Was in the cemetery again yesterday a large bough has fallen off a tree at the top of Dissenters on the right - very close to where we were all standing the other day. Not certain if any damage has been done
It was good weather for a walk round, and Alun Pugh led a dozen visitors to a variety of graves. They highlighted some of the women buried there, and Alun told the story of each person and often, their family, - a mix of uplifting and poignant tales.
This is only the 2nd year of National Cemeteries Week, and we were pleased that the people our walk attracted had heard about it from a variety of sources, - our website, our newsletter, the City Council’s ‘Out & About’ brochure and word of mouth. It was the first time several of them had visited the Cemetery.
National Cemeteries Week is co-ordinated by the National Federation of Cemetery Friends, as a way of highlighting the work done by Friends groups across the country. So Friends led tours around ‘their’ cemetery, showing the work they do, telling the cemetery’s history and the stories of the people buried there.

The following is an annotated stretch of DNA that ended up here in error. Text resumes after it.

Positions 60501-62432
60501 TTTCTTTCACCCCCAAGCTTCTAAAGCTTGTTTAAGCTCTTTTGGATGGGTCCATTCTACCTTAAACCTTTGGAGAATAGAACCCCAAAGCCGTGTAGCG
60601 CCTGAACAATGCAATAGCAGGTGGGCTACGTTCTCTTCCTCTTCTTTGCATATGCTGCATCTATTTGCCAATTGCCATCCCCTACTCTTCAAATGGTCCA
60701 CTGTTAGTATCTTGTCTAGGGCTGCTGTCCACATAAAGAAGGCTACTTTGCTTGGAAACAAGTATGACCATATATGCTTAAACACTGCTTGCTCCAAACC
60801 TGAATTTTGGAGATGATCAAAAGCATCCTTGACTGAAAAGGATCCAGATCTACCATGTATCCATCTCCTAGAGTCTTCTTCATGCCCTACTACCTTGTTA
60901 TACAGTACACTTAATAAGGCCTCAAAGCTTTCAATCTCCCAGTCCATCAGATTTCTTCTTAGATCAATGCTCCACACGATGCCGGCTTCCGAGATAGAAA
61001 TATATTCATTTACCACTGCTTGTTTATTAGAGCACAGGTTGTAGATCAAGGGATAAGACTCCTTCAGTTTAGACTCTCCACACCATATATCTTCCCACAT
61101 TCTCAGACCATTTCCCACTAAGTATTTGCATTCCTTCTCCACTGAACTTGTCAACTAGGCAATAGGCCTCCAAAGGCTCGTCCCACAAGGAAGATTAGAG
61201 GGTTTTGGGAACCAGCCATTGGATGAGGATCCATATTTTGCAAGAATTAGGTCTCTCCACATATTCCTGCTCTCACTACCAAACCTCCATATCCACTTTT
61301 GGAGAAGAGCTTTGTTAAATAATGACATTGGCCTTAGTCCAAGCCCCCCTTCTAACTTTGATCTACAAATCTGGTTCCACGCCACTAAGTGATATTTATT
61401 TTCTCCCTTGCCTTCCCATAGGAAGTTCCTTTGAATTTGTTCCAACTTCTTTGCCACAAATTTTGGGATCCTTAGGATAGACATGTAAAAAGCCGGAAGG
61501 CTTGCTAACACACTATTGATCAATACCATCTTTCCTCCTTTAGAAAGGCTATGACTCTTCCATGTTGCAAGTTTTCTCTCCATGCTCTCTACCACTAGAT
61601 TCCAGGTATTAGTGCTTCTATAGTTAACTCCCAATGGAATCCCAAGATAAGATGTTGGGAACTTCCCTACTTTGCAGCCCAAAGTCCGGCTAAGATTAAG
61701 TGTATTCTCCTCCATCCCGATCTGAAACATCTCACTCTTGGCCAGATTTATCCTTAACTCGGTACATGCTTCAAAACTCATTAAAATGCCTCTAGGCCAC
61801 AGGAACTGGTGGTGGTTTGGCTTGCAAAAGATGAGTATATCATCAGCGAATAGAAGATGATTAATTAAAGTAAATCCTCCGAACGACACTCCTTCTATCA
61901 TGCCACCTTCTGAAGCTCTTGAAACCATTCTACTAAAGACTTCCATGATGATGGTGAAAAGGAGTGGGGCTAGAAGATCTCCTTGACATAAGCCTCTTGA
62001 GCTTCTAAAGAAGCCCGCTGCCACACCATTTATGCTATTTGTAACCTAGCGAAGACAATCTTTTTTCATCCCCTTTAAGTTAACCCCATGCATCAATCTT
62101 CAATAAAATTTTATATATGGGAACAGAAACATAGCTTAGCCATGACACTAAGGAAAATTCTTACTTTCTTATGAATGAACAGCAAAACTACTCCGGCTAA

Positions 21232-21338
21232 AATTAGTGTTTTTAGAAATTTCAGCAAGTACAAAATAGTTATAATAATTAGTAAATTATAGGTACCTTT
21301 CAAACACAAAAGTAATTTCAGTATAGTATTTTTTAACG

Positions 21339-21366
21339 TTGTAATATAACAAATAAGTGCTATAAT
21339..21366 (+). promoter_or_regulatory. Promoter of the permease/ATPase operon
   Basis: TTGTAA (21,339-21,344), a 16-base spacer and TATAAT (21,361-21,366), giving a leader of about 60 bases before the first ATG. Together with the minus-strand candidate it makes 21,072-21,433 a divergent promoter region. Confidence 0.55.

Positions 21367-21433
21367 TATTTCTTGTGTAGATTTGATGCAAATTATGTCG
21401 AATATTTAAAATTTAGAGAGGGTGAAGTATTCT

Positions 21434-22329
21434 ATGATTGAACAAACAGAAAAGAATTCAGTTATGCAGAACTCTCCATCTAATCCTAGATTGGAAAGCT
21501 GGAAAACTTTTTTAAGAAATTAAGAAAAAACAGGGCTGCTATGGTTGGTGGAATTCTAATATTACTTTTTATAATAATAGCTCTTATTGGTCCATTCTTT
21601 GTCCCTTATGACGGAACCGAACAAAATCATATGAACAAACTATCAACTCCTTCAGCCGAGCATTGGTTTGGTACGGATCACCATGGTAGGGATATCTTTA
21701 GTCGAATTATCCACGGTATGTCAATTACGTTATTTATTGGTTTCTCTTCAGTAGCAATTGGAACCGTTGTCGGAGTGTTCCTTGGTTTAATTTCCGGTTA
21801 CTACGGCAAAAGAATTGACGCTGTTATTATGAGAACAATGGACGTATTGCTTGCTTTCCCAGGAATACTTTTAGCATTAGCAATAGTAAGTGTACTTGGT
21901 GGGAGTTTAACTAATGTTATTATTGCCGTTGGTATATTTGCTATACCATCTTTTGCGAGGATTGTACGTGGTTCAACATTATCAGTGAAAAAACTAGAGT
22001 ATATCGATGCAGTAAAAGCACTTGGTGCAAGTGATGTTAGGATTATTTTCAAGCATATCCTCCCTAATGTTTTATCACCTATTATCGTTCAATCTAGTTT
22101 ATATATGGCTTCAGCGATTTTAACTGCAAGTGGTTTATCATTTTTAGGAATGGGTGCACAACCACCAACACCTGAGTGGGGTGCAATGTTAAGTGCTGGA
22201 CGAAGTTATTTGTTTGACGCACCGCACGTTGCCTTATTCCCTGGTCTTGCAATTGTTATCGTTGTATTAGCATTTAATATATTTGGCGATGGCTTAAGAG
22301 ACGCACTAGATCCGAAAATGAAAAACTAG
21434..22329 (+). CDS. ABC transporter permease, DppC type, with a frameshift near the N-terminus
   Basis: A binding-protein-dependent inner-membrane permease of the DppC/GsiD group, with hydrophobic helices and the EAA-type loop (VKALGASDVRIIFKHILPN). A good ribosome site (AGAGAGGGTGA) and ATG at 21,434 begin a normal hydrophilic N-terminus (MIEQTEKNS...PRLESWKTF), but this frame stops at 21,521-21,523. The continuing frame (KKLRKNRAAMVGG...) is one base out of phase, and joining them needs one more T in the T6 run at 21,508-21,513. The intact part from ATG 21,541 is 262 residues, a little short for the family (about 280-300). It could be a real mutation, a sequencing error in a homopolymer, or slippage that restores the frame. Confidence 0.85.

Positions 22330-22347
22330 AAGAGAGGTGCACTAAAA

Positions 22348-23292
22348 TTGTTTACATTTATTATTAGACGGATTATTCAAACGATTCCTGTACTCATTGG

Our Annual General Meeting was held on 28th April in the Teale Room of the Thackray Medical Museum. It was preceded by a stroll around the Cemetery, and members were particularly pleased to see first-hand the re-laid Anglican Walk and the new information boards.
The business section of the Meeting resulted in the following people being elected to the Committee: Chair, Alun Pugh; Secretary, Lynda Kitching; Treasurer, Bernard Towers; Website manager/Newsletter editor, Steve Miller; Membership Secretaries, Monica Chilton and Sylvia Hodges.